About Us


The Office of Public Guardian was established in 1979 to provide guardianship and advocacy for legally incapacitated people (“wards”) whose family members are unable to serve as their guardian. We provide services throughout to individuals with developmental disabilities, mental illness, progressive cognitive loss due to dementia or other neurological disorders, and traumatic brain injuries. Since our founding, we have provided guardianship and advocacy services to over 4,000 people. Our professional staff has a combined 250 years of experience not only in providing professional guardianship services, but in related fields, such as law, social work, and counseling.

Our multidisciplinary approach to guardianship offers access to a variety of perspectives and gives the office flexibility to design caseloads based on the expertise and interests of each public guardian. Office of Public Guardian actively supports the National Guardianship Association (NGA). in setting standards of practice and promotes the certification of Office of Public Guardian through the Center for Guardianship Certification (CGC) . Our Executive Director and Deputy Director are certified as Master Guardians by the CGC. All Guardians are required as a condition of their employment to maintain certification as Registered Guardian through the CGC.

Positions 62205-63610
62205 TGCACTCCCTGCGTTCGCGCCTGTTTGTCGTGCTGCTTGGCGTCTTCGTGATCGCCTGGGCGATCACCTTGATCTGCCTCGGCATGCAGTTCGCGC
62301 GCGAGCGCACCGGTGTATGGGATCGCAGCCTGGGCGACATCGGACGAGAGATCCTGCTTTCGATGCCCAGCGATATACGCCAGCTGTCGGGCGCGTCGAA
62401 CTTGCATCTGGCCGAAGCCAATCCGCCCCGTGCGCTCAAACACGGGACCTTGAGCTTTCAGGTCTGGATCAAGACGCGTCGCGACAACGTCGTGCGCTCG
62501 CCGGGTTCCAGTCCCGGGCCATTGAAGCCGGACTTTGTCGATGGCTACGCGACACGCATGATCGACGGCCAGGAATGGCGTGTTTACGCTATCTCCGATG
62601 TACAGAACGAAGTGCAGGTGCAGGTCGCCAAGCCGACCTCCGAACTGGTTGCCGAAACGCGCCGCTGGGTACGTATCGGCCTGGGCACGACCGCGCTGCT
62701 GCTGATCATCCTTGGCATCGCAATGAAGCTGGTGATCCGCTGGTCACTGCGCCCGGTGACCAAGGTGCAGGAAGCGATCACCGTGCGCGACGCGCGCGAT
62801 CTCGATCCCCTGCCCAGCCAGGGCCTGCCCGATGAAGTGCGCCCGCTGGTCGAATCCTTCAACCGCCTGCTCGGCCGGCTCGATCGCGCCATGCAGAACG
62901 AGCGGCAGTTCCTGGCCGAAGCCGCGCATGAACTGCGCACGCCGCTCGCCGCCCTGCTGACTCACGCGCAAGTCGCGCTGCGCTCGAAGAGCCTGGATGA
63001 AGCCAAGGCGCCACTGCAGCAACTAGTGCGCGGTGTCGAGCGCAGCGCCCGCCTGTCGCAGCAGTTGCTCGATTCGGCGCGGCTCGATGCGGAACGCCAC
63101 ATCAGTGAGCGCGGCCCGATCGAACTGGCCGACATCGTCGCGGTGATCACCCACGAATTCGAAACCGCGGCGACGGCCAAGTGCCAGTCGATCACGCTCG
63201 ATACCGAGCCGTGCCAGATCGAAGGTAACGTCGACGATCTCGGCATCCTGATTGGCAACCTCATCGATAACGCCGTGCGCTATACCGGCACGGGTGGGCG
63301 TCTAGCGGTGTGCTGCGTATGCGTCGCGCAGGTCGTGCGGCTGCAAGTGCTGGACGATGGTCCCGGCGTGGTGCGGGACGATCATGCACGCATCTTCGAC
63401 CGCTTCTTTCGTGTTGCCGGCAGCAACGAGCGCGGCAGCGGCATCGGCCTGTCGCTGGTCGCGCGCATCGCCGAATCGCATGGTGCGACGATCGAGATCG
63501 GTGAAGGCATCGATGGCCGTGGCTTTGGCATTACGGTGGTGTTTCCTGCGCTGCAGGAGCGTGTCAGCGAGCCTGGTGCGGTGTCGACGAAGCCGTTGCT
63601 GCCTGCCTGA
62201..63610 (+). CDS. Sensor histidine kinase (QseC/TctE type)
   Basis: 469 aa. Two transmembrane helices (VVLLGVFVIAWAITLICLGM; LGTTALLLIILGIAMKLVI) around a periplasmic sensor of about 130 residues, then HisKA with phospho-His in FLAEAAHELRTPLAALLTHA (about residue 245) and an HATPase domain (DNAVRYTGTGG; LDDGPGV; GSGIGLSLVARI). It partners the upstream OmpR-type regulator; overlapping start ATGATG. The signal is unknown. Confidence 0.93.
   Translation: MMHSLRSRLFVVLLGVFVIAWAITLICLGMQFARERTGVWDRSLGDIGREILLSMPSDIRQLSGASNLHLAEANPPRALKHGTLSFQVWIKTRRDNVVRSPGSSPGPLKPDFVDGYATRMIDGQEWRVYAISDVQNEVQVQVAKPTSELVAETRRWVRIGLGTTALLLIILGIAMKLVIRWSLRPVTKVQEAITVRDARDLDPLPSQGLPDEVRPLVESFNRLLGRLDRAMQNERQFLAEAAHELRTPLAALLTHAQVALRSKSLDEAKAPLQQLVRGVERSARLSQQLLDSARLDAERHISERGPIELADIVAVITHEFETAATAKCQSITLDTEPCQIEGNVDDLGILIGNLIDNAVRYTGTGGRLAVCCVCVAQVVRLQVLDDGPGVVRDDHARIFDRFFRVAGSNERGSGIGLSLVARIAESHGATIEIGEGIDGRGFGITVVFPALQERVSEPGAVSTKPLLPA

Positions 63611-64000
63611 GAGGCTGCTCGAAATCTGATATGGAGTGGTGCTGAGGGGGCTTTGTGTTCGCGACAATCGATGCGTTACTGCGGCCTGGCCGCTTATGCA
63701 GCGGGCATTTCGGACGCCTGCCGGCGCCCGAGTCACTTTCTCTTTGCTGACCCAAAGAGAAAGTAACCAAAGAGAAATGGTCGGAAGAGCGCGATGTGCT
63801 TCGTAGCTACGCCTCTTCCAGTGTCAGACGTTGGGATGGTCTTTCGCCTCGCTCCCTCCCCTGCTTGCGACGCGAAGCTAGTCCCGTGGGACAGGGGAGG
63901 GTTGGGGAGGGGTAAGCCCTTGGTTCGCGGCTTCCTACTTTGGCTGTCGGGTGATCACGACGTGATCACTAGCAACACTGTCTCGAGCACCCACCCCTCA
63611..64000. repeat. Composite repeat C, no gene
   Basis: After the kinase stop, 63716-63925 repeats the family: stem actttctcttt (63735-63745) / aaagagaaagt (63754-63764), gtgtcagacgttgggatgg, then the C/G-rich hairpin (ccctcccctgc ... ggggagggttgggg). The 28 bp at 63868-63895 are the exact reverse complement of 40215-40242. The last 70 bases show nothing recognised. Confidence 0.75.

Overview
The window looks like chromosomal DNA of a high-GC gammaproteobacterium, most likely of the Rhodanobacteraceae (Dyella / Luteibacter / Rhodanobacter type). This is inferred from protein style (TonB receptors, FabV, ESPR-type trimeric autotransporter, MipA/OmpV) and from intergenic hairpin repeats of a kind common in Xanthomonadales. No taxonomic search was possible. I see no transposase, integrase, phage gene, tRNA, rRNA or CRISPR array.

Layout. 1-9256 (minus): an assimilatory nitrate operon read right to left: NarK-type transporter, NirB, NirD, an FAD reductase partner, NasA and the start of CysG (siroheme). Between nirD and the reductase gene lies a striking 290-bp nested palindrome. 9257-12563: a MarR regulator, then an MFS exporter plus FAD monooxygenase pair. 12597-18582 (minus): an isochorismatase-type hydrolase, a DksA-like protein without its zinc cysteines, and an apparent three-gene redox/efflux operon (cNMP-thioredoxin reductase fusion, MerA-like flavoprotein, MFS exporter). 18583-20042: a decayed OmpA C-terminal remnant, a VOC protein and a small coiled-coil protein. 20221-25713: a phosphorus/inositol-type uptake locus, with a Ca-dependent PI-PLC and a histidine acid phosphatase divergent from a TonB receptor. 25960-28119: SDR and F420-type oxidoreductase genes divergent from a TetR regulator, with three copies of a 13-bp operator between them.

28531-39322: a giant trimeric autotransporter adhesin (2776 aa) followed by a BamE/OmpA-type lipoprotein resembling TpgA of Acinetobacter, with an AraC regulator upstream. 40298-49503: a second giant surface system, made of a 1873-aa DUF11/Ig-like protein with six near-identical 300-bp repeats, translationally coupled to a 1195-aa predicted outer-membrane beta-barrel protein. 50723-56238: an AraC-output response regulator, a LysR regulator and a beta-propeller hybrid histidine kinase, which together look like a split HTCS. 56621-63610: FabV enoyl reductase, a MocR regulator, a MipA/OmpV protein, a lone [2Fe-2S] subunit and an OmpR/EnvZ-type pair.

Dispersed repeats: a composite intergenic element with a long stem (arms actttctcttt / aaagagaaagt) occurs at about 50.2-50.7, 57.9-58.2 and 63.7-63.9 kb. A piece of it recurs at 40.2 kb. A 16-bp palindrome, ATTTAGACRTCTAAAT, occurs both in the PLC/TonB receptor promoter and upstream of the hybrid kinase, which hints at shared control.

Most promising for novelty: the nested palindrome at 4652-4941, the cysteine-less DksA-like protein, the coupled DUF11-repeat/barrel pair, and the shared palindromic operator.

Public guardians are held to a high standard of accountability in New Hampshire by the probate court judges. Detailed reports of the person and accountings of the estate must be filed annually. The public guardian is often the only consistent factor in a person’s life, the keeper of their history and values. Public guardians must be comfortable with their authority as substitute decision maker while exercising restraint from unnecessary interference in the individual’s life. The Office of Public Guardian places great value in its long-standing cooperative working relationships with key agencies, institutions and stakeholders throughout the state on behalf of some of its most vulnerable citizens.


The Office of Public Guardian is committed to ensuring that our wards receive appropriate care, protection and services in the least restrictive manner possible. Our advocacy and decision-making are guided by the Office of Public Guardian Code of Ethics. Our code of ethics code sets forth six primary principles for guardians to follow, the most fundamental of which is the requirement that our guardians make decisions that conform with our wards’ preferences, except when doing so would be likely to cause substantial harm.